Paper number 1296


C. Arendt1, M. Brunner2, J. Wang3 and T. Cebeci3

1The Boeing Company - Phantom Works
2401 E. Wardlow Rd., Long Beach, CA. 90807-5309, USA
2The Boeing Company
P.O. Box 3707 M/C 13-61, Seattle, WA. 98119, USA
3Department of Aerospace Engineering, California State University, Long Beach
1250 Bellflower Blvd., Long Beach, CA. 90840-8304, USA

Summary This paper discusses the results of the long term polymer composite durability testing program conducted by the Aerospace Engineering department at California State University, Long Beach under sub-contract to The Boeing Company. This testing program was part of the NASA sponsored High Speed Research (HSR) composite durability program. The objective of the program was to develop a composite material system that could withstand the operational requirements of a 300 seat commercially viable aircraft known as the High Speed Civil Transport (HSCT) capable of cruising at speeds of Mach 2.4. In order to meet the durability requirements, a representative structural thermo-mechanical loading profile was taken from trans-pacific flight of 4.25 hours. The entire test program was designed to run for one aircraft lifetime or 60,000 hours of real time fatigue testing. The results presented in this report are for the initial check-out run of 3,300 hours.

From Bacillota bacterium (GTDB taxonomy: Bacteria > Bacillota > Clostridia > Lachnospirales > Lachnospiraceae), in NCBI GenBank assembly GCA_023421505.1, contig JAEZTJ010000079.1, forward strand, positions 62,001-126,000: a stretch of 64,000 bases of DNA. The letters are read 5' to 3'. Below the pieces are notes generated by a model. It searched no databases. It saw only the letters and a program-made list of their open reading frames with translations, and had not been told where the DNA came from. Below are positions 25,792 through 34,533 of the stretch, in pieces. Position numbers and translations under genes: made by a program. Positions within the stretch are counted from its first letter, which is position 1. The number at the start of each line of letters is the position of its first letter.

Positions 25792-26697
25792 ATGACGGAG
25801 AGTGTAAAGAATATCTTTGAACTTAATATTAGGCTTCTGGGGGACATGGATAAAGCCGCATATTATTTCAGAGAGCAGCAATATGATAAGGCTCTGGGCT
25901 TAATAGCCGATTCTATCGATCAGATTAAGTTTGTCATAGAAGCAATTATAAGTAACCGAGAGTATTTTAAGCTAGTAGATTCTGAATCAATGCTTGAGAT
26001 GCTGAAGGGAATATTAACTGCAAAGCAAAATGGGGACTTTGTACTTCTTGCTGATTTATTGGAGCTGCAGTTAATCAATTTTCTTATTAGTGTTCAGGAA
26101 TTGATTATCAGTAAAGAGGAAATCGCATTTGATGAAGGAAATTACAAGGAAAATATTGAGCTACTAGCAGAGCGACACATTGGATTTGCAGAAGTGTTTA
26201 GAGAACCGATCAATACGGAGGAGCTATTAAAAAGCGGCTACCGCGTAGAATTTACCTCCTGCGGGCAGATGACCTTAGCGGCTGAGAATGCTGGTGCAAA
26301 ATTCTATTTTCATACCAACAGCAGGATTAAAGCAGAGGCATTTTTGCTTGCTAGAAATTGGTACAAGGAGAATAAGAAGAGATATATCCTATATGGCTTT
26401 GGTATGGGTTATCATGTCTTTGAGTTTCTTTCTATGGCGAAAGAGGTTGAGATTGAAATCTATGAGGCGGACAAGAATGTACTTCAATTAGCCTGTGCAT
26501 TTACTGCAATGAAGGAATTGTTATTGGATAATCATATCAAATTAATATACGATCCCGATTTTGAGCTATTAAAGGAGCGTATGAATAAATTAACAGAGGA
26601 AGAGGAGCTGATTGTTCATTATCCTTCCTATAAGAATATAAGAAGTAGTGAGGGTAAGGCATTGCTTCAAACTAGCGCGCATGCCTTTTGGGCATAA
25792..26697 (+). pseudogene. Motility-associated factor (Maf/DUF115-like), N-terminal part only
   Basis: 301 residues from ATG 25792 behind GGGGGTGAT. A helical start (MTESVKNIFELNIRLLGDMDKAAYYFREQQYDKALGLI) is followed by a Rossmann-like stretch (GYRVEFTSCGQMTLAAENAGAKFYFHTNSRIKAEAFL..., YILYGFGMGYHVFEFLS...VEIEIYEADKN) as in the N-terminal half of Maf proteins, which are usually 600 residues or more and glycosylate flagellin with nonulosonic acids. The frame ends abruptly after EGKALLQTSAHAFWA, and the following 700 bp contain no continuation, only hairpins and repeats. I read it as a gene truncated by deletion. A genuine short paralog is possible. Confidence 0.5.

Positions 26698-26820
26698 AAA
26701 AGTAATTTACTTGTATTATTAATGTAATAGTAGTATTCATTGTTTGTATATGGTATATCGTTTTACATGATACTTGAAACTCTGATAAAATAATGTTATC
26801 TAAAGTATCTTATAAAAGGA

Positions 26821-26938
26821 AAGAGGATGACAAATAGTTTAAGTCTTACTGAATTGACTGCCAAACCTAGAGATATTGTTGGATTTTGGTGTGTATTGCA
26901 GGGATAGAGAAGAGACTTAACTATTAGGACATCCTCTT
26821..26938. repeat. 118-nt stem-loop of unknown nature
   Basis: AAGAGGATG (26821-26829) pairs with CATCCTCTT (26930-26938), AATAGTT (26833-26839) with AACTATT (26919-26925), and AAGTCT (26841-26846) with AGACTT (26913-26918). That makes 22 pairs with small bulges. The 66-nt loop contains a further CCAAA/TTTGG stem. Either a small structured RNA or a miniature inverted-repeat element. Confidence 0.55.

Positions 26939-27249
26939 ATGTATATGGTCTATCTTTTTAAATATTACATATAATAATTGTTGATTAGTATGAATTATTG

Keywords aircraft, durability, high temperature, polymer.

Theme : Durability and Ageing

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